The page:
Recognising the potential dangers of asbestos, leads owners to responsibly address any potential concerns about the building products used in the construction of their properties. Regulation 4 Duty to manage asbestos in non-domestic premises (CAR2012) requires dutyholders to ensure that “the risk of anyone being exposed to these materials is assessed”. This type of risk assessment is often referred to as a priority risk assessment.
An asbestos survey report will identify the material risk. The material risk provides information on how readily the material will release airborne asbestos fibres should it be disturbed. The material risk score can range from very low to high. However it does not automatically follow that those materials assigned the highest score in the material assessment will be the materials that should be given priority for remedial action.
Management priority must be determined by carrying out a risk assessment, which will also take into account additional factors such as:
- Maintenance activity
- Occupant activity
- Likelihood of disturbance
- Human exposure potential
These additional factors represent the information required to formulate the required priority risk assessments.
The priority assessment looks at the likelihood of someone disturbing the ACM’s. The duty holder is the only person who can complete these assessments accurately.
The priority risk assessment can only be carried out with detailed knowledge of all the listed factors. Although a surveyor may have some of the information which will contribute to the risk assessment and may be part of an assessment team, the duty holder is required to make the risk assessment, using the information given in the survey report and detailed knowledge of the activities carried out within the premises. These priority risk assessments will form the basis of the management plan, so it is important that they are accurate.
The following sections describe the basic considerations to be taken into account for each of the listed factors.
Maintenance Activity – The first and most important factor, which must be taken into consideration, is the level of maintenance activity likely to be taking place in an area. Maintenance trades such as plumbers and electricians are the group who the ‘Duty to Manage’ is primarily trying to protect. There are two types of maintenance activity, planned and unplanned.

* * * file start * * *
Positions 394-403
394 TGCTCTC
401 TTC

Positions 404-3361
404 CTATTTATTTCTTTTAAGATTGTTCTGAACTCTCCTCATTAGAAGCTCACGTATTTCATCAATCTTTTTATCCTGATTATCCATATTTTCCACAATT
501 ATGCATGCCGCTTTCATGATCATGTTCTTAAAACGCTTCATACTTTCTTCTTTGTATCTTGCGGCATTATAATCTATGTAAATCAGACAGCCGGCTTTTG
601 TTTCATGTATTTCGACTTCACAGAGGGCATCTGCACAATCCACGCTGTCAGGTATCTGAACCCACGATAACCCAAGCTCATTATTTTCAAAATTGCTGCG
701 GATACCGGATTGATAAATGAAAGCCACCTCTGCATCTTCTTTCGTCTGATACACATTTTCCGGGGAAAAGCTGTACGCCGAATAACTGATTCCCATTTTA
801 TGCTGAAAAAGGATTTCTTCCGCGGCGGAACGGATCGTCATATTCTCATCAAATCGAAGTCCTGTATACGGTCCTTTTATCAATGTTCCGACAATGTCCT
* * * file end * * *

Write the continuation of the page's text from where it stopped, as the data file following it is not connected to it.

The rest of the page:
Planned work can be assessed and carried out using procedures and controls to reduce exposure to asbestos. Unplanned work requires the situation to be dealt with as found and the controls that can be applied may be more limited.
The frequency of maintenance activities also need to be taken into account in deciding what management action is appropriate.
Occupant Activity – The activities carried out in an area will have an impact on the risk assessment. When carrying out a risk assessment the main type of use of an area and the activities taking place within it should be taken into account.
For example a little used storeroom, or an attic, will rarely be accessed and so any asbestos is unlikely to be disturbed. At the other end of the scale, in a warehouse lined with asbestos insulating board panels, with frequent vehicular movements, the potential for disturbance of ACMs is reasonably high and this would be a significant factor in the risk assessment.
As well as the normal everyday activities taking place in an area, any secondary activities will need to be taken into account. These may be activities such as general cleaning.
Likelihood of Disturbance – The two factors that will determine the likelihood of disturbance are the extent or amount of the ACM and its accessibility / vulnerability.
For example, asbestos soffits outdoors are generally inaccessible without the use of ladders or scaffolding, so are unlikely to be disturbed. The asbestos cement roof of a school classroom is also unlikely to be disturbed, but its extent would need to be taken into account in any risk assessment. However, if the same school classroom had asbestos panels on the walls they would be much more likely to be disturbed by student / chair/ table movements.
Human Exposure Potential – The human exposure potential depends on three factors:
- The number of occupants of an area
- The frequency of use of the area
- The average time each area is in use
For example, a boiler room is likely to be unoccupied, but may be visited daily for a few minutes. The potential for exposure is much less than say in an office lined with asbestos insulating board panelling, which is occupied daily for six hours by fifteen employees.
Check out our Asbestos Priority Risk Assessment Form
We’ve put together this form to help duty holders complete their priority risk assessments. With this form you can print or save the forms for your own records.
Alternatively if you need any assistance with completing these assessments please contact us today!